Example 1. I was told -- with absolute and fierce conviction -- that VB may suck as a language, but Visual Studio more than makes up for the obvious problems. For some people, Tools Trump Language. Sadly, I've also had customers with ancient code they could no longer compile or maintain because the tools were out of support.
On Stack Overflow, you can read questions like this: "What IDE to use for Python?". In spite of this question's immense popularity, it gets re-asked all the time. Search for "Python IDE" to see endless duplicates. One of the most common duplicate forms of this question asks (or demands) code completion. As if there are folks who cannot write code without code completion.
Chickens and Eggs
The issue with sophisticated IDE's (like Eclipse, NetBeans, and even Komodo) is that you have to learn the tools before learning the language. Until you know something about the language, the tools, of course, are useless. Worse, Eclipse is for "enterprise" applications and is so fat with bells (and whistles) that it's hard to determine what to use and what it means.
So the tool is a prerequisite for the language. But the language is a prerequisite for the tool.
How to cut the Gordian Knot?
Irrespective of the "Visual Studio makes VB not suck" crowd, language comes first -- and last -- and fills all the spaces in between.
Language is everything. Software is merely encoded knowledge. The language of that encoding is how we determine meaning; how we argue about correctness, adaptability, maintainability and security. Tools don't endure -- they come and go -- but the language remains.
The only thing more important than the language is the data itself. But that's another rant.
Proof, of course, is available everyone except in VB circles. For non-proprietary languages (Java, Python, etc., etc.) there are a large number of competing tools. One language many tools. Take the hint. Language is important.
Yes, some tools are so flexible, they cover several languages. But there's no universal tool any more than there's a universal language. And the bias is clearly very, very many tools for a given language and only a few languages for a given tool.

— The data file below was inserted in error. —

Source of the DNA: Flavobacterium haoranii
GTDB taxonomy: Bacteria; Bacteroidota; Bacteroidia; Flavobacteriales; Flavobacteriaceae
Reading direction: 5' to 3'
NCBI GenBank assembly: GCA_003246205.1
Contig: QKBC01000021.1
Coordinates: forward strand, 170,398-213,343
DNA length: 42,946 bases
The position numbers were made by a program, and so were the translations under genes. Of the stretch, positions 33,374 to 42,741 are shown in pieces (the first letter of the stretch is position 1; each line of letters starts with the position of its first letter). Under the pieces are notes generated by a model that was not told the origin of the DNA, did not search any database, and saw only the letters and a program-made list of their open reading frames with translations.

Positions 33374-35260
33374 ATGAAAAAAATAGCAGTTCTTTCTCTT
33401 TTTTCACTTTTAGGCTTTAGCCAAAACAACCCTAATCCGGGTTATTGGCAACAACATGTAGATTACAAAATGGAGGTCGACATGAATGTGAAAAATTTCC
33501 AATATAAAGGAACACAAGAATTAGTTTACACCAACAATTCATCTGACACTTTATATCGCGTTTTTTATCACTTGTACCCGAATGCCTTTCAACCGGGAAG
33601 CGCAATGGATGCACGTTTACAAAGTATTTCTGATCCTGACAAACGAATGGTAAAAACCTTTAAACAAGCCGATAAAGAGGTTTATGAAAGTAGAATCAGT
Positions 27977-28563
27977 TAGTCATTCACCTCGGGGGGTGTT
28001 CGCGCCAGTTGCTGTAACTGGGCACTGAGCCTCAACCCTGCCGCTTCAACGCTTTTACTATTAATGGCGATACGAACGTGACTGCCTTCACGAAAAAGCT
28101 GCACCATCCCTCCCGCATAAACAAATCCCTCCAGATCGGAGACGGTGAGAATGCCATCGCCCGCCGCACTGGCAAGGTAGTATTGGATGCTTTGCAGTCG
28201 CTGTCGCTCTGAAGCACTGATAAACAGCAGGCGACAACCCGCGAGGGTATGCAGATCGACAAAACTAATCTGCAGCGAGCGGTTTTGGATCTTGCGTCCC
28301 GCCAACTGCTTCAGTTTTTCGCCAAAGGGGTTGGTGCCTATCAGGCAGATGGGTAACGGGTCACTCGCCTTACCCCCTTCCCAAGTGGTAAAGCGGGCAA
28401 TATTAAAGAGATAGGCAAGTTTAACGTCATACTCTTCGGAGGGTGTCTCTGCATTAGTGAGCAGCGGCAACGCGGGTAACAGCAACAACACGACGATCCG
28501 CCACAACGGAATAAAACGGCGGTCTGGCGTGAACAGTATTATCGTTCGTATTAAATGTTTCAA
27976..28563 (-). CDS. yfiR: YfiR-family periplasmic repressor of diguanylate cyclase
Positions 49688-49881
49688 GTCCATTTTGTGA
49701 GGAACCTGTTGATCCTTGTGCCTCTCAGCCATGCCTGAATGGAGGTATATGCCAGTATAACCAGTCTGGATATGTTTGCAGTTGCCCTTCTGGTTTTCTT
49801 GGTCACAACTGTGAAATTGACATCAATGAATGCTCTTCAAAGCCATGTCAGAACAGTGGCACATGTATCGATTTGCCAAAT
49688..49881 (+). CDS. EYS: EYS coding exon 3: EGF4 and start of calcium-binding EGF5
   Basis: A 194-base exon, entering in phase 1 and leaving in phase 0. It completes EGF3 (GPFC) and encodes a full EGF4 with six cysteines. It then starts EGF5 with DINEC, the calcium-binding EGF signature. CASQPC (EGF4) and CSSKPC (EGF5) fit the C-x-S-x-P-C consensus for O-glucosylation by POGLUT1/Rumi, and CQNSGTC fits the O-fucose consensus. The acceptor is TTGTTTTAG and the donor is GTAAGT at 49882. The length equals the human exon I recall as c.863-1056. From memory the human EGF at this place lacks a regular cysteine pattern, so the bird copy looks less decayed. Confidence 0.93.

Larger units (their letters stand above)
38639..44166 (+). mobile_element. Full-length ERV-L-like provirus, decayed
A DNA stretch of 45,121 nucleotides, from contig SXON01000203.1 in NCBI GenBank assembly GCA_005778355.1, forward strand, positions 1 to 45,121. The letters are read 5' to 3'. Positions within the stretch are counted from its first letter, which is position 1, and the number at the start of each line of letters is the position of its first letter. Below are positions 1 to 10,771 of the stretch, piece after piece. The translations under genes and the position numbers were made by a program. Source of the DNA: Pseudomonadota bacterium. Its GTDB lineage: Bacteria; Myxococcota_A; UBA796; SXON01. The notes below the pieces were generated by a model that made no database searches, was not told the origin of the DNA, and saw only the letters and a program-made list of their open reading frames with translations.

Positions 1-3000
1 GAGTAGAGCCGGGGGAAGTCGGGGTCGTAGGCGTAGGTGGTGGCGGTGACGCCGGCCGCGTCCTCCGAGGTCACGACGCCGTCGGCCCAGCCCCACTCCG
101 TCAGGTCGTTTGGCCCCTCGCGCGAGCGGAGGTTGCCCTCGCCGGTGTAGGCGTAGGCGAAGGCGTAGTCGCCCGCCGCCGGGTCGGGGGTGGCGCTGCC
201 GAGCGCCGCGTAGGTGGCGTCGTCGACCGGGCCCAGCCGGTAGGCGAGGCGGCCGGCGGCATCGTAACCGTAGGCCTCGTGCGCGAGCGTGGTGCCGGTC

How To Start
Language comes first.
For Python, that's easy. Run Python, type code at the >>> prompt, and you're learning. Python comes with IDLE which is a minimalist IDE. It will get anyone started. Later, they can try other IDE's.
For Java, however, that's not that easy. It isn't however, impossible to get started. It's just challenging.
Option 1 -- Bare Knuckles. It's possible to edit text and run the javac compiler to learn a great deal of Java without an IDE. It's not a bad idea. It will get complex to manage projects with more than a few files.
Eventually that's what Ant, Maven and SCons are for. But that's not a good place to start. Again, the tools don't make sense until you start writing things big enough that the tools actually help.
Option 2 -- Succession of IDE's. It's probably best to start with a very simple IDE for Java. Something like Komodo Edit, TextMate or BBEdit. There are a lot of choices, but the idea is to find something little more than a text editor with a few tools. I've used these and like their relative simplicity.
The JavaWIDE toolset might be helpful. I haven't used it, but some folks suggest that it simplifies the language learning. Later a "regular" desktop IDE can be used.
Classrooms and Autodidacts
In the classroom, it's easy to demonstrate NetBeans and answer questions.
For auto-didacts, however, choosing the wrong tool leads to endless confusion. The chicken and egg issue isn't clarified by wasting time trying to install and use a tool that's too sophisticated for a n00b.
N00b autodidacts really need to start with a simple text-editor. They need to use `javac` to compile and `java` to run the resulting class. For the first week or two, this will do. Once past the fundamentals, however, IDE selection can start to make sense. A BBEdit/TextMate/Komodo thing should be next. This is good for -- perhaps a year or more. Then, when doing "real" programming, a heavier-weight tool makes sense.